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Leonard Cohen's estate condemns Republicans for playing "alleluia" to "politicize".


Leonard Cohen's estate condemns RNC for playing "Hallelujah" twice after denying Republicans' request to use the song and is considering legal action for "brazen attempt to politicize".

  • The Leonard Cohen estate said Friday it was considering legal action after Republicans used his song "Hallelujah" twice on the RNC
  • His estate said they specifically denied a GOP request to use the song
  • Cohen's publisher, Sony / ATV Music Publishing, said the RNC reached out to them as well to use the song, which they denied
  • Michelle L. Rice, a legal representative of the Cohen estate, criticized the move as "a rather brazen attempt to politicize and exploit the song"
  • Hallelujah is one of the most popular songs by Canadian singer Leonard Cohen, who passed away in 2016

The Leonard Cohen estate said Friday it was considering legal action over the Canadian singer's use of the Canadian singer's "Hallelujah" at the Republican National Convention, calling it a brazen attempt to politicize the song.

A recording of & # 39; Hallelujah & # 39; Tori Kelly was first played during a fireworks display on Thursday night that followed President Donald Trump's acceptance speech for the Republican nomination.

A second, more operational version was performed in front of the camera by American tenor Christopher Macchio before singing Ave Maria.

Cohen's estate said in a statement that it was "surprised and dismayed" that the song had been used.

The Leonard Cohen estate said Friday it was considering legal action over the use of the Canadian song "Hallelujah" at the Republican National Convention, calling it a brazen attempt to politicize the song

A recording of & # 39; Hallelujah & # 39; Tori Kelly was first played during a fireworks display on Thursday night that followed President Donald Trump's acceptance speech for the Republican nomination

A recording of & # 39; Hallelujah & # 39; Tori Kelly was first played during a fireworks display on Thursday night that followed President Donald Trump's acceptance speech for the Republican nomination

A second, more operational version was performed in front of the camera by American tenor Christopher Macchio along with the classic Ave Maria

A second, more operational version was performed in front of the camera by American tenor Christopher Macchio along with the classic Ave Maria

The late singer's estate said he specifically declined the RNC's request to do so.

Michelle L. Rice, a legal representative of the Cohen estate, says she is currently reviewing legal options and criticizing the RNC's decision as a rather brazen attempt to politicize and exploit one of the most important songs in the world in such a tremendous way Cohen song catalog. & # 39;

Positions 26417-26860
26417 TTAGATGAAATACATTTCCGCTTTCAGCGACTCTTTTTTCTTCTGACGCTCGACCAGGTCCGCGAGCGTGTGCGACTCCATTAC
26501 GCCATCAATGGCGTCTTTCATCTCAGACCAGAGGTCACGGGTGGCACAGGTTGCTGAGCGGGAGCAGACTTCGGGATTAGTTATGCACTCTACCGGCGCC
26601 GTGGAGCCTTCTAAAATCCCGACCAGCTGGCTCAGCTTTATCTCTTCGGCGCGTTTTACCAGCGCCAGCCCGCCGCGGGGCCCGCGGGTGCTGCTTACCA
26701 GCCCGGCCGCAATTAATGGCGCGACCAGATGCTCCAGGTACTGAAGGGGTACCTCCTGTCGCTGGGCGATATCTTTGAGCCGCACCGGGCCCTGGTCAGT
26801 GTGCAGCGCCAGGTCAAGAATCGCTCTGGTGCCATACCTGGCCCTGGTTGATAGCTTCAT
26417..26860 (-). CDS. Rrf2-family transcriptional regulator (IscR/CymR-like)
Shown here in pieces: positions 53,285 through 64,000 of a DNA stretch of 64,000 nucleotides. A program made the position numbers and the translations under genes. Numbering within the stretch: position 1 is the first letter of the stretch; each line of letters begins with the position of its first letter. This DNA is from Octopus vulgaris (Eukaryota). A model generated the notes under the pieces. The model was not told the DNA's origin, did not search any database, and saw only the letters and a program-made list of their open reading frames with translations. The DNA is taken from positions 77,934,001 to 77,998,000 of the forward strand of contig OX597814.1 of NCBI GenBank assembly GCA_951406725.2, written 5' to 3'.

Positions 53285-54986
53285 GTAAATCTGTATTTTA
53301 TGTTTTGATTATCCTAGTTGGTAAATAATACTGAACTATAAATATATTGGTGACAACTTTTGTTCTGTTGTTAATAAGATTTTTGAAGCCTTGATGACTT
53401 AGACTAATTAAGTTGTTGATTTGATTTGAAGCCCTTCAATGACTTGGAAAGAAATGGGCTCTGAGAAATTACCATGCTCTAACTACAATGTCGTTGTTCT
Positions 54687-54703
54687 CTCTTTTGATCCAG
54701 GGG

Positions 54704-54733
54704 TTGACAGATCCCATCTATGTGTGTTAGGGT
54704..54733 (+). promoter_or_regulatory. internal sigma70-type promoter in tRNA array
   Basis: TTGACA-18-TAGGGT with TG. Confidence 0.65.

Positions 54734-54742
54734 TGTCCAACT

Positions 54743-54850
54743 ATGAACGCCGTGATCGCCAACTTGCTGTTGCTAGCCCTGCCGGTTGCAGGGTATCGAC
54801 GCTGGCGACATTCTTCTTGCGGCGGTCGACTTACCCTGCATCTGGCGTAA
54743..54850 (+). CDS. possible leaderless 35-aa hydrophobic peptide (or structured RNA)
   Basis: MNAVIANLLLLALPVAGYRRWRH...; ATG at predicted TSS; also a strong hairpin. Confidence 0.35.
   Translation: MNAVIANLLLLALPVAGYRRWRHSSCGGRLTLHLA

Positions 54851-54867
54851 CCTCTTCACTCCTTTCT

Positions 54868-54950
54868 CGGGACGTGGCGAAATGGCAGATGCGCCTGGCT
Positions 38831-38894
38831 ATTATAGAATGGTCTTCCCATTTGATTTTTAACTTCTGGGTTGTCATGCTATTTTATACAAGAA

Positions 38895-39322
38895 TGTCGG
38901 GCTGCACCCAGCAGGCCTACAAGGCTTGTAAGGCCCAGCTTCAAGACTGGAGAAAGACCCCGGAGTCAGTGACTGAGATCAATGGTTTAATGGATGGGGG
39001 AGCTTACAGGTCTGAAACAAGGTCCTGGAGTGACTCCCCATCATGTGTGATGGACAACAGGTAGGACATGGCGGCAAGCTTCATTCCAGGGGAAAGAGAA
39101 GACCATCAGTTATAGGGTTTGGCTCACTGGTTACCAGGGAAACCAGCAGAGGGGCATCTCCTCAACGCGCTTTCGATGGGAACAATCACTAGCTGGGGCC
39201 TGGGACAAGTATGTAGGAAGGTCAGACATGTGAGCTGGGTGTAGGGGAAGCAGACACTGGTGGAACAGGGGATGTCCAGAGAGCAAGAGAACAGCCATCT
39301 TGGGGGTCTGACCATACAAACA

"Had the RNC requested another song, 'You Want it Darker', for which Leonard won a posthumous Grammy in 2017, we might have considered approving that song," the statement added.

Cohen's publisher, Sony / ATV Music Publishing, said the RNC reached out to them as well to use the song, which they denied.

Hallelujah, released in 1984, was Cohen's most played song. He died in 2016 at the age of 82 after a late career revival.

The late singer's estate said he specifically declined the RNC's request to use the song

The late singer's estate said he specifically declined the RNC's request to use the song

Michelle L. Rice, a legal representative of the Cohen estate, says she is reviewing legal options and criticizing the RNC's decision as "a rather brazen attempt to politicize and exploit Hallelujah." The song was played during a fireworks display on RNC Thursday

Michelle L. Rice, a legal representative of the Cohen estate, says she is reviewing legal options and criticizing the RNC's decision as "a rather brazen attempt to politicize and exploit Hallelujah." The song was played during a fireworks display on RNC Thursday

Hallelujah, released in 1984, was Cohen's most played song. He died in 2016 at the age of 82 after a late career revival

Hallelujah, released in 1984, was Cohen's most played song. He died in 2016 at the age of 82 after a late career revival

The property released the posthumous LP Thanks For The Last Dance last November.

The song's usage dismayed Cohen fans on social media and followed a pattern of unauthorized pop songs at Trump events and rallies.

After Thursday's convention, singer Tori Kelly took to Twitter to clarify that she didn't know her rendition of & # 39; Hallelujah & # 39; would be used.

I see news of my version of Hallelujah. I just know that neither I nor my team received a request, ”she said, but later deleted the tweet.

The backlash from Cohen's estate is the latest from a number of artists who have given cease and desist statements or spoken against their music, which is used in Trump rallies.

Other artists who have refused to let Trump use their music include The Rolling Stones, Neil Young, Tom Petty, Rihanna, Elton John, Adele, and Queen.

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